• [0031]
    Electromagnetic energy sensor 1000 preferably includes a superficies 1000 a that confronts the skin S. Preferably, superficies 1000 a is generally smooth and includes emitter and detector faces 1002 a and 1004 a. As the terminology is used herein, “smooth” preferably refers to being substantially free from perceptible projections or indentations.
  • [0032]
    Electromagnetic energy sensor 1000 preferably is positioned in close proximity to the skin S. As the terminology is used herein, “close proximity” of electromagnetic energy sensor 1000 with respect to the skin S preferably refers to a relative arrangement that minimizes gaps between superficies 1000 a and the epidermis of the skin S. Preferably, electromagnetic energy sensor 1000 contiguously engages the skin S as shown in FIG. 1.
  • [0033]
    The inventors discovered a problem regarding accurately identifying the occurrence of infiltration or extravasation because of a relatively low signal-to-noise ratio of detected electromagnetic radiation 1004 b. In particular, the inventors discovered a problem regarding a relatively large amount of noise in detected electromagnetic radiation 1004 b that obscures signals indicative of infiltration/extravasation events. Another discovery by the inventors is that the amount of noise in detected electromagnetic radiation 1004 b tends to correspond with the degree of patient activity. In particular, the inventors discovered that detected electromagnetic radiation 1004 b tends to have a relatively lower signal-to-noise ratio among patients that are more active, e.g., restless, fidgety, etc., and that detected electromagnetic radiation 1004 b tends to have a relatively higher signal-to-noise ratio among patients that were less active, e.g., calm, sleeping, etc.
  • [0034]
    The inventors also discovered that a source of the problem is an imperfect cavity that may unavoidably and/or intermittently occur between superficies 1000 a and the skin S. As the terminology is used herein, “imperfect cavity” preferably refers to a generally confined space that at least partially reflects electromagnetic radiation. In particular, the inventors discovered that the source of the problem is the imperfect cavity reflects portions of emitted electromagnetic radiation 1002 b and/or detected electromagnetic radiation 1004 b that are detected by electromagnetic radiation signal receiver 1004. Accordingly, detected electromagnetic radiation 1004 b includes reflected extracorporeal electromagnetic radiation in addition to transcutaneous electromagnetic radiation. As the terminology is used herein, “extracorporeal electromagnetic radiation” generally refers to portions of emitted electromagnetic radiation 1002 b and/or detected electromagnetic radiation 1004 b that are reflected in the imperfect cavity, and “transcutaneous electromagnetic radiation” preferably refers to portions of emitted electromagnetic radiation 1002 b that penetrate through the skin S and are reflected, scattered or otherwise redirected from the perivascular tissue P. Preferably, transcutaneous electromagnetic radiation includes a signal that indicates an infiltration/extravasation event whereas extracorporeal electromagnetic radiation predominately includes noise that tends to obscure the signal. Thus, the inventors discovered, inter alia, that a cavity between superficies 1000 a and the skin S affects the signal-to-noise ratio of detected electromagnetic radiation 1004 b.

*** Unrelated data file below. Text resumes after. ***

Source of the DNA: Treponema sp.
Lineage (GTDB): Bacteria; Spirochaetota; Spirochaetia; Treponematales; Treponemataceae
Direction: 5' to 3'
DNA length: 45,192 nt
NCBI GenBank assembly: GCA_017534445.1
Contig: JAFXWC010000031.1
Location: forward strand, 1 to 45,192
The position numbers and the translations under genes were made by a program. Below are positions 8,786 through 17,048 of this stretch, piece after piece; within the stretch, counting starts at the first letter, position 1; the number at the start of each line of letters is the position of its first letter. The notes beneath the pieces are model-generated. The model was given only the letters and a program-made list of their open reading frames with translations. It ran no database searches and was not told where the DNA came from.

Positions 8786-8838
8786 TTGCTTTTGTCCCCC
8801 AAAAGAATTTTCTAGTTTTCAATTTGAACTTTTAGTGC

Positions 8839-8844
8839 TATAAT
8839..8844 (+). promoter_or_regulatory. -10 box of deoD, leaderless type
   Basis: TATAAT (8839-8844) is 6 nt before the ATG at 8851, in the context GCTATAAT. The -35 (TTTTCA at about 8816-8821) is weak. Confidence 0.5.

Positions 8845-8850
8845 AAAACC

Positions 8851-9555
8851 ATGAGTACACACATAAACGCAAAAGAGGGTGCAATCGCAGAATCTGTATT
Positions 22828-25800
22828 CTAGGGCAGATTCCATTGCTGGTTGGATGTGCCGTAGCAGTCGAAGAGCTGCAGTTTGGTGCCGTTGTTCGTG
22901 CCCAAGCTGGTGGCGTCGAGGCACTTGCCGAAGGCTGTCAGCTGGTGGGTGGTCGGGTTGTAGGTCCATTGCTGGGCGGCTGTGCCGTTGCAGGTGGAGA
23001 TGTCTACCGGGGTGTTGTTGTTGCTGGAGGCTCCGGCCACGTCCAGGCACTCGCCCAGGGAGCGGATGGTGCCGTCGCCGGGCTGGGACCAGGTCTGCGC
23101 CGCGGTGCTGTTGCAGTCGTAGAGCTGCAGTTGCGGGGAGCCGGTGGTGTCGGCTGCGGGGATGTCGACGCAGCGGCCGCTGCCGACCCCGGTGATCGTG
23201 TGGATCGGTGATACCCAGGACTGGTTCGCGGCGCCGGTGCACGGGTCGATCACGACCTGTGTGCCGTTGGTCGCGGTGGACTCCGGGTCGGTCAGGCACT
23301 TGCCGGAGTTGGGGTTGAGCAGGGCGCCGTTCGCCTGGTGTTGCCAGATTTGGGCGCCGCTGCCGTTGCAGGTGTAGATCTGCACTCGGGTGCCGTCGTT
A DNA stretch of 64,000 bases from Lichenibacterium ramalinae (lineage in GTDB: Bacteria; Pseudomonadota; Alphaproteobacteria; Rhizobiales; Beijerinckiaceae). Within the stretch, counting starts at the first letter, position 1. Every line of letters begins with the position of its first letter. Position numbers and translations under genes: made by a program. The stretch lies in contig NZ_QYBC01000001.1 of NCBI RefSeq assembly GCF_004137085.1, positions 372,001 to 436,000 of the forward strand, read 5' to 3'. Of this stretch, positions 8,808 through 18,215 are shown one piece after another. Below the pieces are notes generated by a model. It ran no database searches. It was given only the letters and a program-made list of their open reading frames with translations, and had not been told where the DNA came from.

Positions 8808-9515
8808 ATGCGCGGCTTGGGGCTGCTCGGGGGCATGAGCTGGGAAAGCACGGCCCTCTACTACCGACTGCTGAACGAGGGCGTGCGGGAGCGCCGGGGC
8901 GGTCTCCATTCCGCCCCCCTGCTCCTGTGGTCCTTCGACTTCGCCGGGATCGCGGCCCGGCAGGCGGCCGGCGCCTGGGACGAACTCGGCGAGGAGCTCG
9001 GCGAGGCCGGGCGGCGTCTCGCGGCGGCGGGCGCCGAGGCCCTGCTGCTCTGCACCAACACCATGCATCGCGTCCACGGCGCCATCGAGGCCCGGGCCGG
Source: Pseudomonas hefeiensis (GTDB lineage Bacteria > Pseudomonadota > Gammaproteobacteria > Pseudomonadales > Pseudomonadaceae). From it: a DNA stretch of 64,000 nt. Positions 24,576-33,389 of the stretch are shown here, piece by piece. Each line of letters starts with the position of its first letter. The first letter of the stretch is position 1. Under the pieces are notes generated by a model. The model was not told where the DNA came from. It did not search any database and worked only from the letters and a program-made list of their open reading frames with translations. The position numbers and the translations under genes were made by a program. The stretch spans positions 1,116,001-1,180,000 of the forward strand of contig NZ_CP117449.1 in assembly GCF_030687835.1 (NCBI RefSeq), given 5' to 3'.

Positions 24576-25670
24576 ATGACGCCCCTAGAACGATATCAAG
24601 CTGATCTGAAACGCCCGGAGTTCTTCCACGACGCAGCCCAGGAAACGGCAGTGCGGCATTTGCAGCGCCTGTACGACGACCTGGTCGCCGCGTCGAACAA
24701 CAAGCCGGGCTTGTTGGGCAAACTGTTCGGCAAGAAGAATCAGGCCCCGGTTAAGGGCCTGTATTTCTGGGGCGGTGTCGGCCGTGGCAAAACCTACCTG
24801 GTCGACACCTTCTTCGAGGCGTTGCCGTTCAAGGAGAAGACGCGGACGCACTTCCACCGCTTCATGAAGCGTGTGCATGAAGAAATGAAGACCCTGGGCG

• [0035]
    FIG. 2 illustrates the source of the problem discovered by the inventors. Specifically, FIG. 2 shows a cavity C disposed between electromagnetic energy sensor 1000 and the skin S. The size, shape, proportions, etc. of cavity C are generally overemphasized in FIG. 2 to facilitate describing the source of the problem discovered by the inventors. Preferably, emitted electromagnetic radiation 1002 b includes a transcutaneous portion 1002 b 1 that passes through the cavity C and passes through the target area of the skin S toward the perivascular tissue P. Emitted electromagnetic radiation 1002 b also includes an extracorporeal portion 1002 b 2 that is reflected in the cavity C. Detected electromagnetic radiation 1004 b preferably includes signal 1004 b 1 as well as noise 1004 b 2. Preferably, signal 1004 b 1 includes at least a portion of transcutaneous portion 1002 b 1 that is at least one of reflected, scattered or otherwise redirected from the perivascular tissue P before passing through the target area of the skin S, passing through the cavity C, and being received by electromagnetic radiation signal receiver 1004. Noise 1004 b 2 includes at least a portion of extracorporeal portion 1002 b 2 that is reflected in the cavity C before being received by electromagnetic radiation signal receiver 1004.
  • [0036]
    FIGS. 2A and 2B illustrate that the cavity C preferably includes one or an aggregation of individual gaps. FIG. 2A shows individual gaps between superficies 1000 a and the skin S that, taken in the aggregate, preferably make up the cavity C. Preferably, the individual gaps may range in size between approximately microscopic gaps G1 (three are indicated in FIG. 2A) and approximately macroscopic gaps G2 (two are indicated in FIG. 2A). It is believed that approximately microscopic gaps G1 may be due at least in part to epidermal contours of the skin S and/or hair on the skin S, and approximately macroscopic gaps G2 may be due at least in part to relative movement between superficies 1000 a and the skin S. Patient activity is an example of an occurrence that may cause the relative movement that results in approximately macroscopic gaps G2 between superficies 1000 a and the skin S.
  • [0037]